Persian New Year, known as Nowruz, falls on the spring equinox marking the first day of spring.
It has many special customs associated with it and is one of the most important and oldest Persian holidays celebrated by all religious and ethnic groups in Persia.
Nowruz begins on the first day of spring (usually the 21st of March). and the 1st day of Farvardin.
The origin of Nowruz comes from Iran’s Zoroastrian past, and it is celebrated by all Persians across a multitude of religious or ethnic minority affiliations.
It is also celebrated in many other countries including Azerbaijan, Tajikistan, Afghanistan, Turkmenistan, and Albania to name a few.
A few days before the Nowruz, a special cloth is spread on the carpet or a table in the main room of every Persian household.
This ceremonial place, called the Sofreh 7Sin, is where seven special items beginning with the Persian letter “Sin” or “S” are placed.
The number seven is sacred in Iran since ancient times, and each item on the Sofreh is a symbol of spring, rebirth, and renewal :
1. Sabzeh: A sprout (usually wheat or lentil) or grass that grows in the weeks leading up to the New Year; symbolizes rebirth and renewal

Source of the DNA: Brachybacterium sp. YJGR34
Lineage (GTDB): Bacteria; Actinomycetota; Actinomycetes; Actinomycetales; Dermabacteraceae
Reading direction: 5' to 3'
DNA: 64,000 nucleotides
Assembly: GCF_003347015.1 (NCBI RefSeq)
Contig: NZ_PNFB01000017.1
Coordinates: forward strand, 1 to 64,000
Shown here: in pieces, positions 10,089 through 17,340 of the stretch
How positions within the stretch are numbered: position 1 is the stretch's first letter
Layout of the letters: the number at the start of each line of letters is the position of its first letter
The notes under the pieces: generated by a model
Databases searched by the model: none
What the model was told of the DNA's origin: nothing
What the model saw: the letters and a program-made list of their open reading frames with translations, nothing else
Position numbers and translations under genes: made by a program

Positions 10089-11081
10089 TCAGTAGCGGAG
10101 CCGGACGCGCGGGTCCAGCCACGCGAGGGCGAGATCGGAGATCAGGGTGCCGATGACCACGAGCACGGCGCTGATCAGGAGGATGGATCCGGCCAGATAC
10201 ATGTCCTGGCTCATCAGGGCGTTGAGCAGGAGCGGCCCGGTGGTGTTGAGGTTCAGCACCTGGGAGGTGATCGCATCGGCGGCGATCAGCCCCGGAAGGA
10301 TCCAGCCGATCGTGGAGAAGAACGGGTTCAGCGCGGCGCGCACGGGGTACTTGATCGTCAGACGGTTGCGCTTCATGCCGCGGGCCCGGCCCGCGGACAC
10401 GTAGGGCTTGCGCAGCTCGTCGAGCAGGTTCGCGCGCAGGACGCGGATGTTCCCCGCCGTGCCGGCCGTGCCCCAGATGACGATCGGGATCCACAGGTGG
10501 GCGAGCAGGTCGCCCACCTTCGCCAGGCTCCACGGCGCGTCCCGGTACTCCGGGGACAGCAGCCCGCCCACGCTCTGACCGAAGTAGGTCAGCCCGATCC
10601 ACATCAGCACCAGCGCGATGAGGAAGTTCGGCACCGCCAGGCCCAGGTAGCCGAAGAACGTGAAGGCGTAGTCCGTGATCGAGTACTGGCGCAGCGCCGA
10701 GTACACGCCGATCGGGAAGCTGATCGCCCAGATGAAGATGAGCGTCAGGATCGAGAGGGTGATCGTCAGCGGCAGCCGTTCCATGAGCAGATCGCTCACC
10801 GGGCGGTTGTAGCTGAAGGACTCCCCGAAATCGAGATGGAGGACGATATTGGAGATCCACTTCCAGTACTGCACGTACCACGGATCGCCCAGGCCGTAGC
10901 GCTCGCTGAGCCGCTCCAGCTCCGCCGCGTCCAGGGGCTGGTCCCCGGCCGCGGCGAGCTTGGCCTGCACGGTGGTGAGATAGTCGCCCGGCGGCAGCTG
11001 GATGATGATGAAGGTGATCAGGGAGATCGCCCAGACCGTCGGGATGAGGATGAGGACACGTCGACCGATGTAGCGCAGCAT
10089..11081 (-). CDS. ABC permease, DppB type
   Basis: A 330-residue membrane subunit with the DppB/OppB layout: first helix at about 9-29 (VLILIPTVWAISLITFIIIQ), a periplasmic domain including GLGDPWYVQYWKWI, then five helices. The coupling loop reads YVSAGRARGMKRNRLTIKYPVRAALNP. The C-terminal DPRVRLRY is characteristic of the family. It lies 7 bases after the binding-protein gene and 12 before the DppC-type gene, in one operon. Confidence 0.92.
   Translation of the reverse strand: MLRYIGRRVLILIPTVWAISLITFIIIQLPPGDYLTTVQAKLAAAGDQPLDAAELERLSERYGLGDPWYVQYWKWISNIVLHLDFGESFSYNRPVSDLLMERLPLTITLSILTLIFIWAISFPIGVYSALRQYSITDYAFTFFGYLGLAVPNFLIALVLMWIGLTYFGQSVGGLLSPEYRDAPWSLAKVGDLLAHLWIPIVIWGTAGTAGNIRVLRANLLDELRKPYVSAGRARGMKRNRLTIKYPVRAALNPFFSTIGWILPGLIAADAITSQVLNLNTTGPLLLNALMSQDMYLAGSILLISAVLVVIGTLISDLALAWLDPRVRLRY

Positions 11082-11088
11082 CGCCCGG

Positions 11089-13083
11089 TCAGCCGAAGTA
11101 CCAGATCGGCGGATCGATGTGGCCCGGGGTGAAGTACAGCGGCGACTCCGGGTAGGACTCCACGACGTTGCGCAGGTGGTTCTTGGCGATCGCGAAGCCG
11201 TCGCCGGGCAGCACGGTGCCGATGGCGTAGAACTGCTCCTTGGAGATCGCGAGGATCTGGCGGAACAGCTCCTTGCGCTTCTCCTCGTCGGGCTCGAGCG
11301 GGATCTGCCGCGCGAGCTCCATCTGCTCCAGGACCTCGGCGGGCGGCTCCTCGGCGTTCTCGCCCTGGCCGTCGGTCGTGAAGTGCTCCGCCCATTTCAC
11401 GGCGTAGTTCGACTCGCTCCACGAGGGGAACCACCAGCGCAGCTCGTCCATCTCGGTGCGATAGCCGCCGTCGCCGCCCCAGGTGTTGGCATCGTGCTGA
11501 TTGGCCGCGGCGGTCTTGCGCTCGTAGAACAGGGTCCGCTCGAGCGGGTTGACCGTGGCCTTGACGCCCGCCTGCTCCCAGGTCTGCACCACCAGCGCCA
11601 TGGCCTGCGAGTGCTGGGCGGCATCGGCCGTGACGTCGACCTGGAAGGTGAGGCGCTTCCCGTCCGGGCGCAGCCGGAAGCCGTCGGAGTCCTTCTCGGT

2. Senjed: Dried fruit, ideally a sweet fruit from a lotus tree; symbolizes love
3. Sib: Apple; symbolizes beauty and health
4. Seer: Garlic; symbolizes medicine and good health
5. Samanu: A sweet pudding; symbolizes wealth and fertility
6. Serkeh: Vinegar; symbolizes patience and wisdom that comes with aging
7. Sumaq: A Persian spice made from crushed sour red berries; symbolizes the sunrise
In many households, a Mirror is placed on the Sofreh face up and a live Goldfish swimming in a bowl of clear water is placed next to the lentil or wheat sprouts growing since early March.
This is also to symbolize life.
Millions of people around the world have celebrated Nowruz
Wishing you and your family a blessed Nowruz
Happy Nowruz 1401~ 2581
* Eid Shoma Mobarak *